Prior to December 14, 2012, Sandy Hook, a picture-postcard pretty, three hundred-year-old village in Newtown, Connecticut, itself a bedroom community for affluent New Yorkers, was largely unknown. But on that chilly, winters day, the name Sandy Hook become synonymous with mass-casualty shootings, the death of innocent children, and inexplicably with conspiracy theorists' most aggressive, vitriolic hate campaign in the history of the internet.
At roughly 9:30 am, a mentally disturbed, former student entered Sandy Hook Elementary School and opened fire. Within minutes, 20 first graders and 7 teachers and staff members were dead. Sandy Hook became the second deadliest school shooting, and the fourth deadliest mass-casualty shooting by a single gunman in US history. But as people from around the country and around the world mourned the senseless massacre and embraced the victim's families with prayers and aid, a nefarious force was growing, a force that would cause immeasurable damage to the lives of those already suffering the most horrific of losses.
Hoax sites and conspiracy theorists emerge in the wake of the tragedy.
As the names of the victims and their families emerged after the massacre, their anguish was met with a new round of unexpected hell. Extremists, believing that the government would either murder innocent people OR stage an elaborate crisis play, began making claims that the Sandy Hook School shooting was a hoax designed to repeal the Second Amendment.
Within hours, posts on blogs and social media began suggesting that there were no victims at Sandy Hook and that the grief stricken parents were actually "crisis actors." Conspiracy theorists began combing through the social media of victim's families looking for "proof," stealing photos and personal information that they then disseminated on their own sites, and harassing those who spoke out in support of gun control in the wake of the shooting.
As the youngest victim, cherubic six-year-old Noah Pozner's picture became the media "go-to" photo when reporting on Sandy Hook. This coupled with his mother Veronique's eloquent and impassioned call for stricter gun control measures, and the family's Jewish faith quickly pegged the Pozners as the main target for conspiracy theorists, as well as anti-government, white supremacist, and antisemitic groups.
By the end of January, a mere six-weeks after Noah was murdered, the attacks from some of the largest extremist platforms, which included radio and televised broadcast with 10 million hits a month, were so relentless that Lenny Pozner, Noah's father wrote to the platforms, begging for compassion and relief. By this time, the conspiracy theorists had so whipped their fans into a frenzy against the Pozners, that thousands of followers were themselves posting Noah's picture, often defaced, spreading "crisis actor" allegations, and sharing the personal identification details of the family on their own social media pages.
With little option, Lenny takes on the conspiracy theorists.
In response to the horrifying claims that his son didn't even exist or that he and his family were "crisis actors," Lenny made a decision that likely changed the course of his life. Being a practical person, he decided that the best way to quell the controversy and shut down the conspiracy theorists was to make himself personally available on social media, to answer people's questions, and provide proof of Noah's existence. Armed with photos of the child throughout his life, school report cards, birth announcements, and both a death certificate and an autopsy report, Lenny steeled himself to answer questions about the murder of his son. Instead of being receptive, hoaxers and their followers used the access to attack from all sides. It became shockingly clear that people were not interested in the truth, they were interested in villainizing someone, and that someone became Lenny.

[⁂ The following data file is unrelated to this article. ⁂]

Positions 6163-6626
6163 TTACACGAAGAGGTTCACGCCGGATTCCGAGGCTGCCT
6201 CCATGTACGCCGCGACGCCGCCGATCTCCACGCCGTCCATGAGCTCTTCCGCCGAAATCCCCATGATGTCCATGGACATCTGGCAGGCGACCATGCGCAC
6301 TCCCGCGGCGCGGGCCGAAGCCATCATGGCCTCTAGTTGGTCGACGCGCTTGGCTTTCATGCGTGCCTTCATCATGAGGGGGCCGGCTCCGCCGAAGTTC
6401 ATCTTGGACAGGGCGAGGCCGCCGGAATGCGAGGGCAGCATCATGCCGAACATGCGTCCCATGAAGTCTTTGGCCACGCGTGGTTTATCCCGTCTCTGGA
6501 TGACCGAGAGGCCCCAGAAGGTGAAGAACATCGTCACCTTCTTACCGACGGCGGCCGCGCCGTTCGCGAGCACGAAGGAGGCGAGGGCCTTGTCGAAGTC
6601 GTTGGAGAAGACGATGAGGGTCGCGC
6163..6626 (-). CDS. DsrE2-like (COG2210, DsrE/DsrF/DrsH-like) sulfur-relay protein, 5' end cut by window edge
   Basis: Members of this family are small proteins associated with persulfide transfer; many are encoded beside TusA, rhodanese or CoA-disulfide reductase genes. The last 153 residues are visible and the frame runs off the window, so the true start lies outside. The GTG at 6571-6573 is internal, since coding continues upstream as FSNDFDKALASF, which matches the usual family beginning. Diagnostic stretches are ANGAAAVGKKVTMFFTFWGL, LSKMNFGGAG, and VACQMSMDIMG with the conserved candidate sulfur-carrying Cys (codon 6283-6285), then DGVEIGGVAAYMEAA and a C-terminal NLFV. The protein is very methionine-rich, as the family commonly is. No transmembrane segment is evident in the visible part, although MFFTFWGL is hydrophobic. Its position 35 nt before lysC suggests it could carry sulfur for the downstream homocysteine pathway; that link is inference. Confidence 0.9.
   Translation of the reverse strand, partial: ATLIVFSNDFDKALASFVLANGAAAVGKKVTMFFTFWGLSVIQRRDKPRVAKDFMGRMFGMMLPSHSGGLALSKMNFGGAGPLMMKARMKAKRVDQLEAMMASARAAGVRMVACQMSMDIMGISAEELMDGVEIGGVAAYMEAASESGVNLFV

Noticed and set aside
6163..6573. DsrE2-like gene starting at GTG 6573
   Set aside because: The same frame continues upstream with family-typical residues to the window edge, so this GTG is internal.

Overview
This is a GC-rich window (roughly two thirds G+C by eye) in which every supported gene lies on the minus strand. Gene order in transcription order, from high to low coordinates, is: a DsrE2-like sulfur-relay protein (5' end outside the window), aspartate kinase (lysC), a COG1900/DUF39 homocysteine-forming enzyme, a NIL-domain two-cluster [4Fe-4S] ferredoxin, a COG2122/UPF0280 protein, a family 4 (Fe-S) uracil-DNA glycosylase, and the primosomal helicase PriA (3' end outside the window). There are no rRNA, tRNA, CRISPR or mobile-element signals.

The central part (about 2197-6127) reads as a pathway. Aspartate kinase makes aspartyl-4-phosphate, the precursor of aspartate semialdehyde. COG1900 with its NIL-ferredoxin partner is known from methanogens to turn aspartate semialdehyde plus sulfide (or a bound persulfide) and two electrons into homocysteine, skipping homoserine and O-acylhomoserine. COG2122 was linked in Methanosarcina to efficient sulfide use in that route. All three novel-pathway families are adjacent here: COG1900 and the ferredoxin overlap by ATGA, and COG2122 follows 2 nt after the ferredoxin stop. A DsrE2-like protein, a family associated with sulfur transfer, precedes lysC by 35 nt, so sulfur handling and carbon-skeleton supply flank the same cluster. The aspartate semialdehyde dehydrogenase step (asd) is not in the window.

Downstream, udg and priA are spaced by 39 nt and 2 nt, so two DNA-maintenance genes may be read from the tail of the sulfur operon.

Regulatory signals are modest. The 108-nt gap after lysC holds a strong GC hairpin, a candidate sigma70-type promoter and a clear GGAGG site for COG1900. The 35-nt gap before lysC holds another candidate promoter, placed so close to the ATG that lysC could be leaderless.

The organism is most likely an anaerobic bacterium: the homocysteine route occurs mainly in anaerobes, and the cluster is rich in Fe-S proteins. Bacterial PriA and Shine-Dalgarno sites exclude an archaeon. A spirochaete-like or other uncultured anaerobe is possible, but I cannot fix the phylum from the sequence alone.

Conspiracy theorists and their followers descended on the family in mass. Social media groups dedicated to sharing information about Lenny and his family sprang up. Fans of the hoax sites shared social security, credit, and back ground information about the family, others stalked the Pozners, posting videos taken of the family's home and of Noah's grave. As the rhetoric of the hate groups and conspiracy theorists ratcheted up, followers began to call for violence and even death against the family.
Shortly before the two-year anniversary of the Sandy Hook massacre, a "documentary" comprised of strung-together hoaxer videos was released as "proof" that the shooting was staged. One of the most prolific conspiracy theorist became an advocate for the accuracy of "documentary," which further attacked Noah, and promoted it across the internet. Outraged that these people would release a new round of attacks against his son, right before the anniversary of his death, Lenny shifted his energy from trying to provide hoaxers with the truth to learning how to remove the documentary, photos, and harassing content from the internet.
Victims Are Targeted
Victims and the families of victims, from every mass crisis event (mass shooting, school and church shootings, terrorist attacks, etc.) in the United States since 2013, have contacted HONR for advice and assistance on dealing with online hate, harassment, conspiracy theories, defamation, stalking, and threats.*
Together, through empowerment, education, and advocacy we can effect change and create a safer more inclusive online experience for all.
Help us achieve this goal.